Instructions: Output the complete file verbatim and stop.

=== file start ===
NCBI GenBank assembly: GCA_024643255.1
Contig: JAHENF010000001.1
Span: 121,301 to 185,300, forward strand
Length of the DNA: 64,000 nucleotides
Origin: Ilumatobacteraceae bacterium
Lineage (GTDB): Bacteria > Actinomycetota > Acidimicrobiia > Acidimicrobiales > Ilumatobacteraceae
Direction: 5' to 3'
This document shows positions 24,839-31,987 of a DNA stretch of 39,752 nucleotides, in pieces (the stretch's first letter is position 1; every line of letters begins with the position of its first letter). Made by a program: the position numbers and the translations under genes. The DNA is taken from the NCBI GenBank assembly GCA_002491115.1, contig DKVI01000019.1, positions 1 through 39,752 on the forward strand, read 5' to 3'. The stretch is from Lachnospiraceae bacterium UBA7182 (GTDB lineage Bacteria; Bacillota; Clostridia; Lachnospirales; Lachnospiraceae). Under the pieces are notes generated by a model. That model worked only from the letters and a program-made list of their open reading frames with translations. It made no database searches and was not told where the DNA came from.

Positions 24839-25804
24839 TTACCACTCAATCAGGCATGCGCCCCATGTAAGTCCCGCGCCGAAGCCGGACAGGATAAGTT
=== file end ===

NCBI GenBank assembly: GCA_024643255.1
Contig: JAHENF010000001.1
Span: 121,301 to 185,300, forward strand
Length of the DNA: 64,000 nucleotides
Origin: Ilumatobacteraceae bacterium
Lineage (GTDB): Bacteria > Actinomycetota > Acidimicrobiia > Acidimicrobiales > Ilumatobacteraceae
Direction: 5' to 3'
This document shows positions 24,839-31,987 of a DNA stretch of 39,752 nucleotides, in pieces (the stretch's first letter is position 1; every line of letters begins with the position of its first letter). Made by a program: the position numbers and the translations under genes. The DNA is taken from the NCBI GenBank assembly GCA_002491115.1, contig DKVI01000019.1, positions 1 through 39,752 on the forward strand, read 5' to 3'. The stretch is from Lachnospiraceae bacterium UBA7182 (GTDB lineage Bacteria; Bacillota; Clostridia; Lachnospirales; Lachnospiraceae). Under the pieces are notes generated by a model. That model worked only from the letters and a program-made list of their open reading frames with translations. It made no database searches and was not told where the DNA came from.

Positions 24839-25804
24839 TTACCACTCAATCAGGCATGCGCCCCATGTAAGTCCCGCGCCGAAGCCGGACAGGATAAGTT